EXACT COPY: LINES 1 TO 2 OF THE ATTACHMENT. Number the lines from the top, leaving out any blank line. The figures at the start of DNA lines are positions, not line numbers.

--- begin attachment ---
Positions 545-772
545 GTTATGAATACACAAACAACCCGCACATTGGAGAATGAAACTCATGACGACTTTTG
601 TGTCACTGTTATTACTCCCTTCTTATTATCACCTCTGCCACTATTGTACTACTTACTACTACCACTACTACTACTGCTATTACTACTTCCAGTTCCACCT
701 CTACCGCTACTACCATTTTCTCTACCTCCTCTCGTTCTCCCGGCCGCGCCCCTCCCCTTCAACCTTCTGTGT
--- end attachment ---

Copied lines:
Positions 545-772
545 GTTATGAATACACAAACAACCCGCACATTGGAGAATGAAACTCATGACGACTTTTG